Scott Panetti, dressed in a purple cowboy suit, represented himself at the jury trial for the 1992 homicide of the parents of his second wife.
He applied to subpoena more than 200 witnesses – including Jesus Christ and former President John F. Kennedy. Referring to himself as Sargent Iron Horse, he asked if any of the jurors had Indian blood.
Now, he believes that he is on death row because of a satanic conspiracy, not because he was convicted of murder.
Nonetheless, the state of Texas was within hours of inflicting capital punishment on Panetti on December 3, before the U.S. Court of the Appeals for the 5th Circuit temporarily halted the execution.
“The ruling means the court believes there is a question as to whether or not he is mentally incompetent, or was not properly evaluated by the lower courts that considered the issue,” Ken Williams, a South Texas College of Law professor, told the Houston Chronicle.
In 2002, the Supreme Court ruled that the use of the death penalty against the “mentally retarded” constitutes torture under the Eighth Amendment.
The ruling has proved to be contentious and unclear, due to the Supreme Court’s lack of guidance to the states regarding who falls into this category. In multiple cases, people have been executed who appeared to have severe mental illness.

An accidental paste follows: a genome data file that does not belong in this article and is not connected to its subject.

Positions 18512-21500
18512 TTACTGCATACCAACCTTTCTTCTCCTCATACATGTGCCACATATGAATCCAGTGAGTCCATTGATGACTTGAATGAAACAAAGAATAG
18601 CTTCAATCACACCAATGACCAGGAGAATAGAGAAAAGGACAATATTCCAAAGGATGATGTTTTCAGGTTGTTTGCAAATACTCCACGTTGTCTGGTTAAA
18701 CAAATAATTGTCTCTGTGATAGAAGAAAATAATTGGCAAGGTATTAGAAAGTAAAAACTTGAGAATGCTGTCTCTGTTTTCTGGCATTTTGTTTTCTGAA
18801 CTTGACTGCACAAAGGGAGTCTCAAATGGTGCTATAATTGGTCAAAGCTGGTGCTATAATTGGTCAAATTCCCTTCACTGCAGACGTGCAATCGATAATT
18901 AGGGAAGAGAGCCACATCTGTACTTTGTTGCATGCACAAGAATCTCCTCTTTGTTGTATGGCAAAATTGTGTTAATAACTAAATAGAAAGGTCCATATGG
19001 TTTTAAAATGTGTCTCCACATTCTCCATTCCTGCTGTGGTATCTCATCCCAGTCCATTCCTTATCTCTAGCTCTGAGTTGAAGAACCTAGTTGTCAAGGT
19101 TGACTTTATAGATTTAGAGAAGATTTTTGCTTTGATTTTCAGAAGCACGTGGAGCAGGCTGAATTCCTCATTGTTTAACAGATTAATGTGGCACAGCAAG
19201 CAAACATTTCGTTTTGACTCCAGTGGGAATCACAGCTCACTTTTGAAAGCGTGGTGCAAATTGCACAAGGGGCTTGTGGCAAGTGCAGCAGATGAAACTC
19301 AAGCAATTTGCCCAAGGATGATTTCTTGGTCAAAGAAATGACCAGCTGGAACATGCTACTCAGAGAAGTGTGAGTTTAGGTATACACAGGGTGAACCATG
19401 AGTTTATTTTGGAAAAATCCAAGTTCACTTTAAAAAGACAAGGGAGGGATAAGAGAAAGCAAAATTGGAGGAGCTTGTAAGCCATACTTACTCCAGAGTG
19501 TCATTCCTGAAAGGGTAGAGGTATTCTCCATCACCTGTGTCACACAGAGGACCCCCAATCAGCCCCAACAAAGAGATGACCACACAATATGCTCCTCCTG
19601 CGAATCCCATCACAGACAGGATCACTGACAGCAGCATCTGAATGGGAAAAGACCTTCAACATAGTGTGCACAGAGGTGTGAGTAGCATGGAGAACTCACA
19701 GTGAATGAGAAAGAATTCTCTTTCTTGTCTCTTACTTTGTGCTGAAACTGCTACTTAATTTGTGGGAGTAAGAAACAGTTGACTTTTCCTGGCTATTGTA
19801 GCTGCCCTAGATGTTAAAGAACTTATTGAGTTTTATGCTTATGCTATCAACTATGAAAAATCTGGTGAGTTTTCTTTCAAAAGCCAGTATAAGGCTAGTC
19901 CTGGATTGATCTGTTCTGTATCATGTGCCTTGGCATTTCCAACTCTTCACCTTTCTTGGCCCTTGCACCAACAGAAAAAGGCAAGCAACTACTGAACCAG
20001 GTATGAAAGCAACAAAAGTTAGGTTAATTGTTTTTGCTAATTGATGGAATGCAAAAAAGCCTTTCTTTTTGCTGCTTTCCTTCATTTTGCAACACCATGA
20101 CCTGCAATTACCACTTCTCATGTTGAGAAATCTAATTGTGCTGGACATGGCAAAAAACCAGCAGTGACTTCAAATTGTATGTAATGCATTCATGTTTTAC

The Panetti case is unique in regard to the conservative backlash against the planned execution. According to Mother Jones magazine, the case is believed to be the first time that libertarian icon Ron Paul has weighed in publicly against an execution.
In addition, a group of Evangelical leaders sent a letter to Texas Governor Rick Perry, urging clemency.
“Mr. Panetti is one of the most seriously mentally ill prisoners on death row in the United States,” the letter stated. “Rather than serving as a measured response to murder, the execution of Mr. Panetti would only serve to undermine the public’s faith in a fair and moral justice system.”